I certainly do not imply that the biggest collection is the best one. There have been many splendid collections of various sizes. I am just curious as to who was the most successful generalist of them all.

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"Sincona" collection is allegedly the remnants of Sodermann collection. A lot was sold in the Sodemann sales (USB #6(gold), Hess #39, etc. Where did these nice Sincona things come from, I do not know. What I did notice, however, was the fact that not all coins posed as from that "Sincona" collection, actually belonged to that collection...

 

I am not sure what you mean, when you use the term "unique". To me, it is if only 1 coin is known to us. Like, 1743 horseman kopek, or 1755 large head portrait kopek...

 

I personally liked the Fuchs collection for variety, the Hasselgesser for rarity in amazing condition, Goodman for exceptional proofs, Brekke for completeness of the copper run, Tolstoi for rarity, wonderful patterns and some beautiful coppers, Hermes for hidden rarities, Bakken and Kruse for insane fakes :-)... You get the idea :-)

 

I do not think the value of the collection lies in the number of coins. Every serious collection has something that makes it exciting. Whenever someone asks me how many coins I have in my collection, I just smile. However, maybe this question is more valid than I thought....

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Fully agree with what you said.

 

 

"Sincona" collection is allegedly the remnants of Sodermann collection.

BTW, how do we know this is the case? I noticed there are coins from that collection being sold as ex Sodermann collection. Is there anything to back it up?

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Most, but not all... Particularly in the next run this year... Still, some interesting and rare coins will be present...

 

In basic terms, according to (known to) Uzdenikov, including novodels, trial, pattern, significant restrikes in othet metals, and other verietis of coins that he included into catalog there were:

 

Gold - 362 basic coin verieties of common circulation in Russia

Platinum - 55 basic coin verieties

Silver - 1827 basic coin verieties

Copper - 1791 basic coin verieties

 

of all Russia common circulation basic coin verieties (or intended as such).

 

On top of that there were some gold coins issued just for internal circulation in the royal court. Some trial coins in other metals (nickel, etc.) and lots of other "special" issues (example: plate money to back assignations [paper money], etc.) - 53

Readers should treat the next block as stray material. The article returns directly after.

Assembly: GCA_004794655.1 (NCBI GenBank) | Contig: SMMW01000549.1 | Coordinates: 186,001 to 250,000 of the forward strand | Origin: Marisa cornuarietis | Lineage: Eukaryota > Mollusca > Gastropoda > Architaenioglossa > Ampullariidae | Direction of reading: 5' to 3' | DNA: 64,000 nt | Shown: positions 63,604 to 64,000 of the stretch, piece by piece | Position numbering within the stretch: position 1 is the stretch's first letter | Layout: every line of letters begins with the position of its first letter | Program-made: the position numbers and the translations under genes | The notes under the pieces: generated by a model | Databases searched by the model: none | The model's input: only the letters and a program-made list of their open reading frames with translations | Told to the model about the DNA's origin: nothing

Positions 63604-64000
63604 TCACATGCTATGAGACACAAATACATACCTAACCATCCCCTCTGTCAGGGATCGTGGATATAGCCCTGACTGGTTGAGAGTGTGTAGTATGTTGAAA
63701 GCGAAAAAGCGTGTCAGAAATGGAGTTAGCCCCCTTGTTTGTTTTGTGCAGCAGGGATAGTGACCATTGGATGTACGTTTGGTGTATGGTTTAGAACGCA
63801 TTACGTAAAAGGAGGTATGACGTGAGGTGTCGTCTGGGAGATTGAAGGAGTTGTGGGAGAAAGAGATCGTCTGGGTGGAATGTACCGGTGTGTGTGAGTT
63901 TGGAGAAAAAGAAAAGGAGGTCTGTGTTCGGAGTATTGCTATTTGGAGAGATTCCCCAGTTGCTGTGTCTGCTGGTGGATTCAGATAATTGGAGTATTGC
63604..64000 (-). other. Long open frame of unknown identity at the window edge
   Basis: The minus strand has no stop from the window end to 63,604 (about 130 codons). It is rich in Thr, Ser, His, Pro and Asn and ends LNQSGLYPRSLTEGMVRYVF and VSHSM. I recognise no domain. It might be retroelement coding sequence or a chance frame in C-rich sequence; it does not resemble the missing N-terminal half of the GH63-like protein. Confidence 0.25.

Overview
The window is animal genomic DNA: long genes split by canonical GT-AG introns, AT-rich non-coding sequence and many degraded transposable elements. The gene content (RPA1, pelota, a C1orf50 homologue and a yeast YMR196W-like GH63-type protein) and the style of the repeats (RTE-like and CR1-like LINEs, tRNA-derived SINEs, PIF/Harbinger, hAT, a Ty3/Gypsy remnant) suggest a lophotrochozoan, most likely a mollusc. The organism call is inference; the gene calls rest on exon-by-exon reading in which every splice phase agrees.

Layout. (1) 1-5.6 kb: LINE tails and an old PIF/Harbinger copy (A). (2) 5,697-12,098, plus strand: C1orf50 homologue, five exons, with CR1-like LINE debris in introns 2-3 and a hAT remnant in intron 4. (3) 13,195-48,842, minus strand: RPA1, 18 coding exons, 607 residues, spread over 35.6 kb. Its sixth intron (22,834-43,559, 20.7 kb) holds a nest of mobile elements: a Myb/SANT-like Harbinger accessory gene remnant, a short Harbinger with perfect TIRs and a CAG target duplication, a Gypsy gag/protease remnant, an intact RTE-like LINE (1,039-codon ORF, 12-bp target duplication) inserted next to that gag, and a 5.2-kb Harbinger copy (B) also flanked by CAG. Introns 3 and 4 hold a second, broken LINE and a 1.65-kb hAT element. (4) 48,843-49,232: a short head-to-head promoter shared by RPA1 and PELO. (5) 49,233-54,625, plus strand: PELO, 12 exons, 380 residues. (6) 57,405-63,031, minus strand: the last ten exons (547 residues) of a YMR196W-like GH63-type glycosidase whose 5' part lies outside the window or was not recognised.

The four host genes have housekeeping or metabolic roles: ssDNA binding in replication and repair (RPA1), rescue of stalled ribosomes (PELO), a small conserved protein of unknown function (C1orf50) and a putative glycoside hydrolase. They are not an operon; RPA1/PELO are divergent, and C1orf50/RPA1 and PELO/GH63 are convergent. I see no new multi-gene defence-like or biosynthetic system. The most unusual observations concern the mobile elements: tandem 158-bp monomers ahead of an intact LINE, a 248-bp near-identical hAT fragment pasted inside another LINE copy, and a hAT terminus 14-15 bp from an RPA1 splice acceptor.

Coins for other territories (Poland, Findland, etc) and commemorative coins - 850

 

This is a tip of the iceberg, as there are so many more coins variations that are studied at present and although to the modern researcher they may have distinctive differences, in Uzdenikov were combined under one number... Bitkin did a better job of discribing the varieties, and it just shows how much more is there to discover. Bitkin again, is as far from discribing all and all... as a children version of the Bible adoptation from a real thing (and many may even argue that what you think is the real thing is really not it at all!)...

 

Have a look for example at the 2 kopecks 1802... How many variations are discribed in Bitkin, and how many of them are there if you ask a 2k 1802 collector... or 1730 Denga, how many verieties are there? And yet they keep discovering more!!!

 

In basic terms one can say that according to Uzdenikov there are 4949 Russian coins, but any serious collector would know how much unknown is there in their field and that you can multiply the number from Uzdenikov x 2, 3, 4, or 10 and you will still be far from a correct answer.

 

Hope this helps... ;)

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I think it would be a very interesting collection. If we only could get together and decide what goes in... I have over 500 coins with pictures, and easily over 1000 coins all in all that I need to do inventory on... Out of these I would probably have around 30-40 coins that I would be happy with the quality or rarity to offer for inclusion, alas most of them are pretty common. My collection is far from comprehensive, as I am mostly a type collector, not a specialist collector (only sometimes), like many collectors are. The combined collection will not rival the Sincona one, as I guess no one here had a bank that was investing into Russian coins over the last 50 years, but it would be a very interesting general collection with some specialist collection parts worthy of a museums. What do you think?

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I guess the whole idea of this is that sometimes what is considered as "common" coin may not be as easily obtainable as what some may think. Take for instance 1830 EM 2 kopek. This is supposedly easy to obtain in many catalog but when was the last time you saw one? I remember seeing Alex had one and he did say that it was difficult back then. I tried looking for one but it turns out to be harder than I thought.

 

We also do have some scarce to rare coins in our collection. And then you might find unexpected discovery such as unknown varieties, overdates, overstrikes etc. Sometimes the thrill comes when you find coins that are not documented or not well illustrated.